OGDEN CITY, UTAH, SUNDAY MORN.ING,' APRIL 1,1945
Germans in Trap
In Escape Effort
Last Great Battle
Of West, Scribe
Writes at Paderborn
By Edward Kennedy
PARIS. Sunday, April 1 (AP)—
The allies clamped a steel deathlock around the Ruhr basin last night, and the trapped Germans turned frenziedly northeastward in a savage effort to break out
toward Berlin, now only 170 miles away.
"This is the fina1. great battle of the west." wrote Associated Press Correspondent Hal Boyle from Paderborn, six-way road hub in which the battle of annihilation
By The Associated Press
American tank columns Saturday night were less than 170 miles from Berlin. Here is that distance as measured approximately between intermountain cities: Twin Falls to Idaho Falls, Pocatelo to Salt Lake City, Lewiston
Allied supreme headquarters made no break in its security blackout but broadcast an invitation by General Eisenhower to all isolated German forces to surrender. 'He
disclosed that the new U. S. Fifteenth army and the French First army both had joined the struggle, raising to nine the number of allied armies battling east of the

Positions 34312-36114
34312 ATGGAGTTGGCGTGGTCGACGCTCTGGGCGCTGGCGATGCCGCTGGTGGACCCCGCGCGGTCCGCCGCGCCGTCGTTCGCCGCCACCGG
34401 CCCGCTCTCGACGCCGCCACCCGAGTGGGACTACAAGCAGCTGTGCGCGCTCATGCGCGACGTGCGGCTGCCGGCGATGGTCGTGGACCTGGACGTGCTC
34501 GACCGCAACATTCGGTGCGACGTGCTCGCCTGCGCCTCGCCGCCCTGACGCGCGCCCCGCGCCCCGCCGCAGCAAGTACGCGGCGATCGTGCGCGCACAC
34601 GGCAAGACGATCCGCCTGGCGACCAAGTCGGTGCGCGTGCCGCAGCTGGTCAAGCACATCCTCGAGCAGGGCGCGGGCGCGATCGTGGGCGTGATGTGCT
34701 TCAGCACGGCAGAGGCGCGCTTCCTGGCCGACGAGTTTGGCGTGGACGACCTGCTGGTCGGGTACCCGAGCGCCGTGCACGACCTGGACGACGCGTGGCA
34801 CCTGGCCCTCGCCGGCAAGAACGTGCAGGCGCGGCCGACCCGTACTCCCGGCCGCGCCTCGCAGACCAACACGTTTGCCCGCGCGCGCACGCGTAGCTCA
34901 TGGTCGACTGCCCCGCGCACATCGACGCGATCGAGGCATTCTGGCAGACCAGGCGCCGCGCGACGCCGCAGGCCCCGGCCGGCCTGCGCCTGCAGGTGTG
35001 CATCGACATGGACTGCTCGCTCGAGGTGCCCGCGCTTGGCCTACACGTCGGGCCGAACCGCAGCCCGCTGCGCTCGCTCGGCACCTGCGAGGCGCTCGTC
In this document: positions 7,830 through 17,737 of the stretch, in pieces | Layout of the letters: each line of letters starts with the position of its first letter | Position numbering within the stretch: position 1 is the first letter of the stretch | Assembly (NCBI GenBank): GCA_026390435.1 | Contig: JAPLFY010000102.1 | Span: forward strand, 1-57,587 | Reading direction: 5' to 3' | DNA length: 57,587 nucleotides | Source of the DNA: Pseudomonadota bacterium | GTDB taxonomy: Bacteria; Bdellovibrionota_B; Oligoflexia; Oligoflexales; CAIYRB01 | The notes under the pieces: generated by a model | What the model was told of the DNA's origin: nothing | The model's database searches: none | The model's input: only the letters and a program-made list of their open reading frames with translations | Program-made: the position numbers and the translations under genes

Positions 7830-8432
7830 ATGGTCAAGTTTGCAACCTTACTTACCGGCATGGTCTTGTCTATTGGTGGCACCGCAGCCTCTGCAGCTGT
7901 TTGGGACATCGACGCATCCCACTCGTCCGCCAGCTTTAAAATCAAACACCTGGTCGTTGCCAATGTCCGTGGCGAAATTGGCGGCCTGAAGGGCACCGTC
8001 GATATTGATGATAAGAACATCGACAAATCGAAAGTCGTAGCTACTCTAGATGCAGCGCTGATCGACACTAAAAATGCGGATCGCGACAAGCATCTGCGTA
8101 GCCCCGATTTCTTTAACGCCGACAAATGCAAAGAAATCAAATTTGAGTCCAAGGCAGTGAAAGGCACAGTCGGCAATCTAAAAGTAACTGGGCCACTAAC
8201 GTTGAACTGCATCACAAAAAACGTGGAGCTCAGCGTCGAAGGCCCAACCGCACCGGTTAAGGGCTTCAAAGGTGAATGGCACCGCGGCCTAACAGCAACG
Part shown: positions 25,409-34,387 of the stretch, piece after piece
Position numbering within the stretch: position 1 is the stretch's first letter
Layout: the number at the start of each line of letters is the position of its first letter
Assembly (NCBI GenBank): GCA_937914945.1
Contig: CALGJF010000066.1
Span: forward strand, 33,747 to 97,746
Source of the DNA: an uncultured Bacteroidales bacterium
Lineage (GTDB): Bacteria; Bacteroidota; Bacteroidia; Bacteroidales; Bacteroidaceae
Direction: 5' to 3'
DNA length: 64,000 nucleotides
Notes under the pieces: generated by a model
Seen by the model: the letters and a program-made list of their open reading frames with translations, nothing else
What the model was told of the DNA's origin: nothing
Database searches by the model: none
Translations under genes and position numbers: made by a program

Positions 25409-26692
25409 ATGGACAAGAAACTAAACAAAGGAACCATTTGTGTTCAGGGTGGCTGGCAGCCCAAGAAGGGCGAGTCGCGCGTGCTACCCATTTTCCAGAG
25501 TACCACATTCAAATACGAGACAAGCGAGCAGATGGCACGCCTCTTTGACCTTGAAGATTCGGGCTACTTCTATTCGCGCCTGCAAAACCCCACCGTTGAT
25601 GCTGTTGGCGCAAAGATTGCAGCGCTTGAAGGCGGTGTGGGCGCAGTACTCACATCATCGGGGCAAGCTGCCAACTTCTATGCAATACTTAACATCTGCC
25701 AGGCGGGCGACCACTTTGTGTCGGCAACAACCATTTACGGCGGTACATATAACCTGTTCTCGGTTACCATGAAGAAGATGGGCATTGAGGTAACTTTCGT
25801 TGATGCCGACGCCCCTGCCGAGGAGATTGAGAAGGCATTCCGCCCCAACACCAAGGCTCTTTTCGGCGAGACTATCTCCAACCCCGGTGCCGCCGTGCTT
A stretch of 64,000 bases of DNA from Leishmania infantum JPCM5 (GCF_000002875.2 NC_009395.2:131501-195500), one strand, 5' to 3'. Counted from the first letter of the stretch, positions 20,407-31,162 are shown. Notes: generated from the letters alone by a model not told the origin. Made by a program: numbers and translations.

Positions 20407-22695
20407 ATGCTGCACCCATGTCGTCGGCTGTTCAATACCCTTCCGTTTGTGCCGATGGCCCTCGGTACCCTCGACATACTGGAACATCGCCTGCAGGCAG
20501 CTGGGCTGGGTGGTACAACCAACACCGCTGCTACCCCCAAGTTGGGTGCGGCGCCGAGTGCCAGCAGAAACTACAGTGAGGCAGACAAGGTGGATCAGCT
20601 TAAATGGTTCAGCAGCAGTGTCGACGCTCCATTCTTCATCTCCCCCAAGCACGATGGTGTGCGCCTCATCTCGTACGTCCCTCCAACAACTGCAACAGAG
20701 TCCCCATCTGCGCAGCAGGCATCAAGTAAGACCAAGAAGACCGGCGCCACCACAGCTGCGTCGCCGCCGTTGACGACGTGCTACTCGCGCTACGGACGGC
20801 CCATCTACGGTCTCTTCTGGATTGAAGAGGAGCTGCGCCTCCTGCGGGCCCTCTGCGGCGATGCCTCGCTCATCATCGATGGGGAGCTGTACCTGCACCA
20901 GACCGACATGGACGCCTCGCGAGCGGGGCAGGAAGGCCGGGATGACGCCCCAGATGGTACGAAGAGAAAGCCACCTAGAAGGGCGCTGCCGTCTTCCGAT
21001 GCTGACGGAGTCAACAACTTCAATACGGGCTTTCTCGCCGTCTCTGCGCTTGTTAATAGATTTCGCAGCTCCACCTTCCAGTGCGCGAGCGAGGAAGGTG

In Flashing Blow
Invasion of Sugar-Rich Negros Island
So Swift Nips Unable to Explode
Prepared Demolition Charges in Bacolod
By Ray Cronin
AP. War Editor
Asiatic mainland Saturday.
American invaders of sugar rich Negros island in the Philippines captured the excellent port of Bacolod in an envelopment so swift the Japs were unable to explode prepared demolition charges.
Thus Bacolod, a city of 50,000, escaped the destruction that was the fate of Manila and Cebu city on recently-invaded Cebu island.
U. S. fliers blockading the China sea intercepted a convoy off Indo- China and sank 10 ships, including five large merchant vessels and two destroyers. A third destroyer and three more freighters were sunk off Hainan.
Legaspi, important harbor on southeastern Luzon, was hit with 320 tons of bombs, the greatest pounding yet.
For nine days, without letup the big guns of battleships and swarms of carrier planes have hammered.
NEW YORK, March 31—
A Tokyo broadcast heard by NBC said Saturday night that Jap land planes are. attacking "a full A m e r i c a n fleet off Okinawa island" in the Ryukyus.
The broadcast added that the battle "will be as fierce as the second battle of the Philippines—the American landings on Leyte."
The strategic Ryukyus, on the southwestern flank of the Jap homeland, and radio Tokyo said an invasion fleet was moving in on Okinawa, main island of the chain.